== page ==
So what do you need for an arctic flight?
Well, if you're crossing the Hudson or Davis Straits, get an immersion suit and wear it! The photo at left shows Rahul Monga in his suit after crossing Davis Strait in a CT Designs ultralight, as part of a 'round the world trip.
The Canadian Aviation Regulations (CARS) no longer specify a long list of equipment required for flights in northern Canada. You can see the regulations on survival equipment and flotation devices required to be carried by clicking this link and going to section 602.61. You will also find more detailed information and equipment suggestions in the AIP Canada at Section !.5.1 Sparsely Settled areas.
We recommend this article from the Canadian Owners and Pilots Association for details and suggestions on what to bring. And keep in mind, it can get pretty cold up here, even in the summer.
Probably nothing is more important that ensuring you've got a 406 ELT for your aircraft. And it never hurts to bring a personal locator beacon or other method of signalling for help.
A life raft is generally required for flights over water. The regulations go into a bit more detail by single/multi-engine and distance over water.
The shortness of the list shouldn't lull the potential arctic pilot into thinking not much is required. You have to remember where you will be traveling. If you are forced down it can be cold. Temperatures, even in summer, can dip to freezing and below. Hypothermia is ALWAYS a danger. Once you are above the tree line, material for starting and maintaining a fire can be hard to find. There is often little in the way of shelter from wind, rain or snow.There are some edible plants, but the growing season is short. You may not have the necessary equipment to catch animals. In summer, mosquitoes can be plentiful and relentless. During the rest of the year, frostbite is always a danger.
Search and rescue can be hours or days away, depending on weather conditions.
And there are always polar bears to consider. They may look cuddly on TV, but polar bears are fearless, fast and often hungry.
While weight considerations are important, think about adding the following:
- signalling device attached to the suit, so that it goes with you as you leave your aircraft.
- blaze orange bags, tape, sheets or other means of making yourself visible to search aircraft. You or your small plane can be very hard to see from search aircraft. Make the search easier by having bright coloured material.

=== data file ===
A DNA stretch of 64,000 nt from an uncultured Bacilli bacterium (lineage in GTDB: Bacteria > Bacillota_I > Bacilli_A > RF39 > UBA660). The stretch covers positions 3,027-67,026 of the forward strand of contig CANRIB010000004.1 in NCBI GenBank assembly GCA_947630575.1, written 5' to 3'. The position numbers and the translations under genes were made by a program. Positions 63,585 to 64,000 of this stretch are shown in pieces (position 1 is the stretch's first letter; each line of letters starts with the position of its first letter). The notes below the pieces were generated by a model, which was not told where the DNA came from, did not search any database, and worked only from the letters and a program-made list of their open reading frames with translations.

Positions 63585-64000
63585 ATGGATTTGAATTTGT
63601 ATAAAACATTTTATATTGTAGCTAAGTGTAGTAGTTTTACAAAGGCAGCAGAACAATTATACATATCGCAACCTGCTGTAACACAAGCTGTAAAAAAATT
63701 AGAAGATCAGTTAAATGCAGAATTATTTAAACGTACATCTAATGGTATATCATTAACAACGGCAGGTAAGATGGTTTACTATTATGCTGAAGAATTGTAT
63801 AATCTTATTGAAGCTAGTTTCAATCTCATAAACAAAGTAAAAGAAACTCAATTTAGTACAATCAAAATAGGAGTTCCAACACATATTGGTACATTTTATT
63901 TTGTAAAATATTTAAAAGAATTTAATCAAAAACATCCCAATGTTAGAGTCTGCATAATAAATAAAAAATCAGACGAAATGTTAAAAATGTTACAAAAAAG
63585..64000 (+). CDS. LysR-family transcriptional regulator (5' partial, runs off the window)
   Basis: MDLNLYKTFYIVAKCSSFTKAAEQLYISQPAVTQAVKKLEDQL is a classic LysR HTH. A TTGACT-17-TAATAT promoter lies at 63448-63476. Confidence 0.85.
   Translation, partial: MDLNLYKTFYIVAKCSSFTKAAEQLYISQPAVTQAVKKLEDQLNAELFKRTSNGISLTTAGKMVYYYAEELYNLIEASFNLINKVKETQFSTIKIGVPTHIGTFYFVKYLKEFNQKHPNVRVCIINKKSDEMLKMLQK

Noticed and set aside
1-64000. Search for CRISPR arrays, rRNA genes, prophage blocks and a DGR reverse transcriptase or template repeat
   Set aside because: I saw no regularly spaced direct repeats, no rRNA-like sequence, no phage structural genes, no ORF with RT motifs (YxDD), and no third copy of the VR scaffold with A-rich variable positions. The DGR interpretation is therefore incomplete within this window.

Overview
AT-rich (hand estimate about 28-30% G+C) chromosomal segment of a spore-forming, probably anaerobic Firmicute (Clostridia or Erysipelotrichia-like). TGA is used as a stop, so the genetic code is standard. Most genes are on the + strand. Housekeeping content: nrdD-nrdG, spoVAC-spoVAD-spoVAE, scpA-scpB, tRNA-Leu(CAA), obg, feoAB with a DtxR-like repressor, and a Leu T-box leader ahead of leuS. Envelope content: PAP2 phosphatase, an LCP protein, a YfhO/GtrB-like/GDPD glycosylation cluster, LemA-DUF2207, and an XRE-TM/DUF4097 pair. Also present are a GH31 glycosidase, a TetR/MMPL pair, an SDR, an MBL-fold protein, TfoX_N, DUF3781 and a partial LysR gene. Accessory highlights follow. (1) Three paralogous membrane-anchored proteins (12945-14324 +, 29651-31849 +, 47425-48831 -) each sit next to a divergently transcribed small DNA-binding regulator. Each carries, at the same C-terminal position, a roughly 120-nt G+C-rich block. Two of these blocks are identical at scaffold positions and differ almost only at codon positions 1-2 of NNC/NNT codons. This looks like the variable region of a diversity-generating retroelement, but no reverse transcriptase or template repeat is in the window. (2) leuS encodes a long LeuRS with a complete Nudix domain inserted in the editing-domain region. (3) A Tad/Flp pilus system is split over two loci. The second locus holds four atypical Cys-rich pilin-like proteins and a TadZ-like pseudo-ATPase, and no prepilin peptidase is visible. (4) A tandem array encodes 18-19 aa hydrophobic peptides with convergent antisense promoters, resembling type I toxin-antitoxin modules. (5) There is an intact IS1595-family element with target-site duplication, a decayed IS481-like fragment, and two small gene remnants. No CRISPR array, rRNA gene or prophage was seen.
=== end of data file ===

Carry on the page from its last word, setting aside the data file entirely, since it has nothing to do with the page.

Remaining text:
- sleeping bags or parkas; space blanket
- a well-equipped first aid kit
- a small tent to shelter from wind and rain;
- high calorie food to go with water purification tablets or equipment;
- solid fuel and waterproof matches
- hand/foot warmer packets; extra heavy socks; warm hat.
- pepper spray for bears; insect repellent or bug jacket
This list isn't a complete list either. It is just to help you get thinking about what you can bring that can help save your life if you end up down somewhere new and strange. A Canadian company called Crashkit sells prepackaged survival kits, which may be an answer for those unfamiliar wth the range of items useful in a survival kit. They also sell prepackaged warmers and other useful stuff.
Doug Ritter's site Equipped to Survive has reviews of some available survival equipment, and updates on some of the satellite tracking systems, like SPOT. Orolia SAS provides a 406 mhz Personal Locator beacon called Fast Find. And Pointer Avionics has just recently introduced their SkyHunter406, a new in-aircraft ELT unit with built in GPS. There are also others more advanced systems on the market, like Spidertracks, Latitude Web Sentinel, and Skytrac. Aircraft Spruce Canada also has a page showing a number of the different ELT/PLB devices on the market.
Our Tips and Advice article also has a few thoughts on electronic ways of making your whereabouts known.
A Cautionary Tale:
In December 2008, two pilots flying a Cessna Skymaster lost both engines while crossing the Hudson Strait en route from Wabush, Labrador to Iqaluit, Nunavut. Skillful piloting brought the plane down onto the water next to an ice pan, giving them enough time to scramble out of the plane. But they had no time to get ANYTHING out before the plane sank to the bottom of the Strait. And no signal was available from their ELT when the plane sank. Luckily they were wearing their immersion suits. The suits saved their lives.
But they spent a long, cold night on the ice. Even though search planes were in the area within an hour of them ditching, they had no means of signalling the searchers. It was dark and heavily overcast. They were found by a ship the next morning while the Canadian Forces Hercules search plane was back in Iqaluit refuelling.
The photo above, taken from the bridge of the ship, shows you just how small two people can be in the midst of the arctic ice. Here's the CADORS report on the incident from Transport Canada.
|Last Updated on Friday, 05 September 2014 21:38|